Wind turbine road was left in worst state

As one side of the county mounts a campaign to stop the construction of hundreds of wind turbines, another corner is still suffering the damage of building the huge structures.

As one side of the county mounts a campaign to stop the construction of hundreds of wind turbines, another corner is still suffering the damage of building the huge structures.

Eight turbines were built in the Killeshin Hills in 2010, now called Gortahile Wind Farm. Built by ABO Wind, they were sold later that year to BNP Paribas Clean Energy Partners.

“There are serious issues on that road now, it’s a lot more than potholes on the road,” Cllr Padraig Fleming said at last week’s meeting of the Luggacurren area councillors.

He asked the council for an update on the current position with the wind farm regarding the repairs to the road in the Gortahile area.

“If they don’t do the job, Laois County Council will have to pick up the tab,” he said.

Area engineer, Orla Barrett, said she had asked the company to repair the potholes.

“Gortahile Wind Farm has been notified of the requirement to repair potholes and also asked to provide a point of contact for the members and residents for a meeting to discuss the situation further.”

Ms Barrett said she hadn’t heard back from the company.

“The Bog Road is impassable now,” Cllr Ben Brennan said, “the council had down great work on the roads up that way but that’s all gone down the drain now.”

“The road was pot hole free before construction started. They repaired the pot holes the following January and they were told that the road would have to be surfaced dressed to. They claim that there is no pot holes on the road and want the council to take it in charge now,” Ms Barrett explained to councillors.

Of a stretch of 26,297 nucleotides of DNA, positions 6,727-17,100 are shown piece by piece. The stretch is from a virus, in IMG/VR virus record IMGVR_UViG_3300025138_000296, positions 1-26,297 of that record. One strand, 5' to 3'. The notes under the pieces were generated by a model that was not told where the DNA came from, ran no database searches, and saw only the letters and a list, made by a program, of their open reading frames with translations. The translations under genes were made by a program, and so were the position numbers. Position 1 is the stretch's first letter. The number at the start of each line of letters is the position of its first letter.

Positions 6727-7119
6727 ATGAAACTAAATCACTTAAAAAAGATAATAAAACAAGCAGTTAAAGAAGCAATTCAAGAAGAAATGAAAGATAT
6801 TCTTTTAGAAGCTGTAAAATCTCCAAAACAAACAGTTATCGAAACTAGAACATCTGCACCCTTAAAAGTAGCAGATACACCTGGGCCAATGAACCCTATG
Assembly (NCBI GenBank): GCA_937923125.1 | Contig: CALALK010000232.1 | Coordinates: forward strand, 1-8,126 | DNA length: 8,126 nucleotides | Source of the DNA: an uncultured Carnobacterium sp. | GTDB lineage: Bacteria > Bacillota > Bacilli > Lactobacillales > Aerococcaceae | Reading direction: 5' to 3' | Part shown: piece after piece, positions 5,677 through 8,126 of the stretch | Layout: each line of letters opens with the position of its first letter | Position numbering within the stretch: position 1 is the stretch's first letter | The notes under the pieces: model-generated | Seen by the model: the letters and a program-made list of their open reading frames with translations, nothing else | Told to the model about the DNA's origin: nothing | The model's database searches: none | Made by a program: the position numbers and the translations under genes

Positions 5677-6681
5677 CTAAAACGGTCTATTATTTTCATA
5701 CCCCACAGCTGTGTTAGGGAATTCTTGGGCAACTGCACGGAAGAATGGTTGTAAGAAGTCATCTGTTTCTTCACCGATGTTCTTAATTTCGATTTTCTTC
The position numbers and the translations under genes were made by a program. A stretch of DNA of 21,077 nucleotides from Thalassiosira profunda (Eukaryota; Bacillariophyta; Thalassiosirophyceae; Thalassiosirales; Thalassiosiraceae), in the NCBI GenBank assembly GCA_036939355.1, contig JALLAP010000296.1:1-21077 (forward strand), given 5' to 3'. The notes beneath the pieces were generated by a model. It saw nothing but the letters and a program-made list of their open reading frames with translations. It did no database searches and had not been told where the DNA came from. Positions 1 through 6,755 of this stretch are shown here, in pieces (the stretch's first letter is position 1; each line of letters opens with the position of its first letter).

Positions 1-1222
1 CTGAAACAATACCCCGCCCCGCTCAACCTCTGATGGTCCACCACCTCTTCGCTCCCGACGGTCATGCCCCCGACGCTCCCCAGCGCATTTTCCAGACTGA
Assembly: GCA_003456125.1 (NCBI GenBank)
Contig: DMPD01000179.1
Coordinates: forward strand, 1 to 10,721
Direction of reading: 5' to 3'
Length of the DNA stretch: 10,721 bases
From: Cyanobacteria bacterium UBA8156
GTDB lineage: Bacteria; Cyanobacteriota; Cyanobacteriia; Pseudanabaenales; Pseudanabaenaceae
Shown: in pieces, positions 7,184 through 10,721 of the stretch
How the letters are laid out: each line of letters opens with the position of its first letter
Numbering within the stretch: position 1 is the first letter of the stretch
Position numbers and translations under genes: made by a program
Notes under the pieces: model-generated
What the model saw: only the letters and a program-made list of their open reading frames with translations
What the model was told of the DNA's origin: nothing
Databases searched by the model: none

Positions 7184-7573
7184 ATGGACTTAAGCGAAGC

“That road was built for horses and carts but they put 40 and 50 tonne lorries on it,” Cllr Brennan added.

Senior Engineer, Michael O’Hora suggested that the council do a video survey on the state of the road now, as one had been done before the work started.

But Ms Barret said the company had already done a video survey.

“They were required to do a video survery, six weeks after they finished. They patched the road, but as there was no surface dressing there was nothing to hold it,” she explained.

But she said the council would not accept this and she was continuing with her efforts to have the road put back to its original condition.

“I will take photos and e-mail them to the company,” she said.

Cllr James Daly said it was a major wake up call for the county.

“The ones proposed for Vicarstown and surrounding areas are three times the size of Gortahile. If a fraction of them go ahead it will cause a major headache.”

Ms Barrett said she had been giving feedback on the Gortahile Wind Farm to road design and the planning sections of Laois County Council for future reference.